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Guy de Maupassant

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The day following the publication of "Boule de Suif," his reputation began to grow rapidly. ... From this time on, Maupassant, at the solicitation of the entire press, set to work and wrote story after story. His talent, free from all influences, his individuality, are not disputed for a moment. With a quick step, steady and alert, he advanced to fame, a fame of which he himself was not aware, but which was so universal, that no contemporary author during his life ever experienced the same. ... He was now rich and famous . . . He is esteemed all the more as they believe him to be rich and happy. But they do not know that this young fellow with the sunburnt face, thick neck and salient muscles whom they invariably compare to a young bull at liberty, and whose love affairs they whisper, is ill, very ill. At the very moment that success came to him, the malady that never afterwards left him came also, and, seated motionless at his side, gazed at him with its threatening countenance. ... The famous young man trembled in secret and was haunted by all kinds of terrors.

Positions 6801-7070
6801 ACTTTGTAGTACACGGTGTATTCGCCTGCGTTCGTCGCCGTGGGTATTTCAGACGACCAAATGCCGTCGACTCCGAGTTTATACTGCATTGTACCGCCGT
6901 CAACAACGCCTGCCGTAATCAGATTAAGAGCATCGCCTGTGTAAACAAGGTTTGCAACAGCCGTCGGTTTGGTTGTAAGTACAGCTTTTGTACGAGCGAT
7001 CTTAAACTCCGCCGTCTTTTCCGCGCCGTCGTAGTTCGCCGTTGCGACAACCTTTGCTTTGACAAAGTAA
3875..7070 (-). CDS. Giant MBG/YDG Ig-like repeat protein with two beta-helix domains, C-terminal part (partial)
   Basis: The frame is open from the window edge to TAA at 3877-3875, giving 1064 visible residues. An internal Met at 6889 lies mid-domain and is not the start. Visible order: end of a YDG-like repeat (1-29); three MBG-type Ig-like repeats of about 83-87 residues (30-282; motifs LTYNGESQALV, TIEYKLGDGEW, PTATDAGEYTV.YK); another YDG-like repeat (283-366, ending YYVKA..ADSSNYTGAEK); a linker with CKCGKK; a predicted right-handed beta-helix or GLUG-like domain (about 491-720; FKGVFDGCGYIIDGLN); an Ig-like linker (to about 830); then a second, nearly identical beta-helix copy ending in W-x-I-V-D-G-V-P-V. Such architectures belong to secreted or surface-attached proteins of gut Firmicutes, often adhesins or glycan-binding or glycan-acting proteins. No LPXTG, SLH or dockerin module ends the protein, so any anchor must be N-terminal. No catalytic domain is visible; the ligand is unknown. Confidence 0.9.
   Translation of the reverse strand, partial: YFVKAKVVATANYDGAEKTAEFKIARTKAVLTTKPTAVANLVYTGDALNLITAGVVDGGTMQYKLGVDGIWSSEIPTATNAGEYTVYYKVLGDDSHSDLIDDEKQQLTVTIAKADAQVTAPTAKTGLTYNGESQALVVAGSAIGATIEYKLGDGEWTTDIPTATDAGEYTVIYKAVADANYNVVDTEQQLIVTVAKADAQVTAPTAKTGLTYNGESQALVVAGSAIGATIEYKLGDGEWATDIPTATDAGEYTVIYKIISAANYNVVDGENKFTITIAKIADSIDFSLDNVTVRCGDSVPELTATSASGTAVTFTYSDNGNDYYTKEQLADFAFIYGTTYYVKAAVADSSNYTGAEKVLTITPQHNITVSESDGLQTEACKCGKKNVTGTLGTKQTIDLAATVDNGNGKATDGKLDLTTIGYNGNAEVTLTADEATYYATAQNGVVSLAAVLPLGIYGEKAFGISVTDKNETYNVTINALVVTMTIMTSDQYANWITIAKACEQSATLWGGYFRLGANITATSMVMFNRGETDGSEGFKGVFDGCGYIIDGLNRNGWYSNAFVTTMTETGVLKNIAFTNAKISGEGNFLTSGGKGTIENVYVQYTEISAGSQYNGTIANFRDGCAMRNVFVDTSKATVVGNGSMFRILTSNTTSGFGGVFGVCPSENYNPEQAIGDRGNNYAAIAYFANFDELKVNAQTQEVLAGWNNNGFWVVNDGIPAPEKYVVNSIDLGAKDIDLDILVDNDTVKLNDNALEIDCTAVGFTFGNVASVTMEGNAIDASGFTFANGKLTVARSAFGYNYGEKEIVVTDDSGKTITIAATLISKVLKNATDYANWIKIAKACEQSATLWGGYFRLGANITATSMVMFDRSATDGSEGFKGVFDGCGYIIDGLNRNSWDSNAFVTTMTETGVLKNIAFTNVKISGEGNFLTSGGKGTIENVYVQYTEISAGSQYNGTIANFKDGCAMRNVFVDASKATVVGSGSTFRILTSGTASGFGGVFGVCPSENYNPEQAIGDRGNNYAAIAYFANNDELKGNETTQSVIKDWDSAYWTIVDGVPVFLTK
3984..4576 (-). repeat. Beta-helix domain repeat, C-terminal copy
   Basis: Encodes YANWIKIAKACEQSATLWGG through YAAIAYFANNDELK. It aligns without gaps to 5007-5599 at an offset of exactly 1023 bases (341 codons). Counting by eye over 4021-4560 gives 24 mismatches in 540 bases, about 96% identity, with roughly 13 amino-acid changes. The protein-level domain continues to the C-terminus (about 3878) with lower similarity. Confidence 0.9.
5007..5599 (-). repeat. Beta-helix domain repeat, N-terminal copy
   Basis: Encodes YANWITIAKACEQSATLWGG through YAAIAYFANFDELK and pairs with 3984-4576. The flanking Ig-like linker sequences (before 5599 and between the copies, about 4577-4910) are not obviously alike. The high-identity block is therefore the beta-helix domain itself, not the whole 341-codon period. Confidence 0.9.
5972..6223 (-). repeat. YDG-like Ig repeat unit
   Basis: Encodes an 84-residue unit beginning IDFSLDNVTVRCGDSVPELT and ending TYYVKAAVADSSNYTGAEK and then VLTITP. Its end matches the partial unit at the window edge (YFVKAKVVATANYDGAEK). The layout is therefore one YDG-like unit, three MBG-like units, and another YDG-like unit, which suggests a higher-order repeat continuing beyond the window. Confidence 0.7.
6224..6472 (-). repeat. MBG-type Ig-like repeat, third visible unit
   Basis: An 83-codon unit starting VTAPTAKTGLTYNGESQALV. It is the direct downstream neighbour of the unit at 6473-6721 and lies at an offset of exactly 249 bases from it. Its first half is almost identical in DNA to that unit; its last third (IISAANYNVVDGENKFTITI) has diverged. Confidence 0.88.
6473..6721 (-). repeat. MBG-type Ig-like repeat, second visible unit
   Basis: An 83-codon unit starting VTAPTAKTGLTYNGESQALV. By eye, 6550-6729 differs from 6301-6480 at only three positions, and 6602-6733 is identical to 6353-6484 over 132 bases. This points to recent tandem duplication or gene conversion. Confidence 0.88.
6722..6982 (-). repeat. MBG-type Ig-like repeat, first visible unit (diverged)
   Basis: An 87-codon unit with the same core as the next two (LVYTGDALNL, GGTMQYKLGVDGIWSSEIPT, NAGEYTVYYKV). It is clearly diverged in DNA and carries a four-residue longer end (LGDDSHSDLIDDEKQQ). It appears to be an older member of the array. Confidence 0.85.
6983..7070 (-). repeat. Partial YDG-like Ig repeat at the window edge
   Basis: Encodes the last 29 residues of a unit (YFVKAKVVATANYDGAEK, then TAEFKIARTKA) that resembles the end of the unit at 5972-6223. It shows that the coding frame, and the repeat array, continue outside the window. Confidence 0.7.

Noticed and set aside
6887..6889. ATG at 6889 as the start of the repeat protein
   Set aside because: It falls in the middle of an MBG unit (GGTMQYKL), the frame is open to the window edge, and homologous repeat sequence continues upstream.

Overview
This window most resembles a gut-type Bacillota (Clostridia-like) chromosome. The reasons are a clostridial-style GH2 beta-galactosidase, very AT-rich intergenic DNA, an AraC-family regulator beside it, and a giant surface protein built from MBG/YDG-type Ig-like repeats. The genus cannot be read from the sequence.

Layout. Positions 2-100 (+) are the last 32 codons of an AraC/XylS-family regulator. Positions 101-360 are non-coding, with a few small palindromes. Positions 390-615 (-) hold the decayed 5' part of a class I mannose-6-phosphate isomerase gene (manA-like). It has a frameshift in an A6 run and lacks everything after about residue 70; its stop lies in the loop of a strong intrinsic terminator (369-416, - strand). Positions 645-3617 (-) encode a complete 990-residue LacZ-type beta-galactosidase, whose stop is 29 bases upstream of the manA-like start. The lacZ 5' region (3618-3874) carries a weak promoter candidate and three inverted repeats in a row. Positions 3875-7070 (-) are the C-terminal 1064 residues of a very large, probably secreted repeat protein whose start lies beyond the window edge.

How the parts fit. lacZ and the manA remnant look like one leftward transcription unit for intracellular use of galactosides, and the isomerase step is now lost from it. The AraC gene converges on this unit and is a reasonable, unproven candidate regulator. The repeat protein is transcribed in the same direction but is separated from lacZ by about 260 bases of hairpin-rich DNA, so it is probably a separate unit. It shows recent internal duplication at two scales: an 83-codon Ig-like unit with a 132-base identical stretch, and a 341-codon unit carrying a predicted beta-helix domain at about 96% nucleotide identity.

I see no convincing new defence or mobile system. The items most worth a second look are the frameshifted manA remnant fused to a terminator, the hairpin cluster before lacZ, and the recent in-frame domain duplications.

--
Pol Neveux in "Guy De Maupassant : A Study" in Original Short Stories

 
Guy de Maupassant

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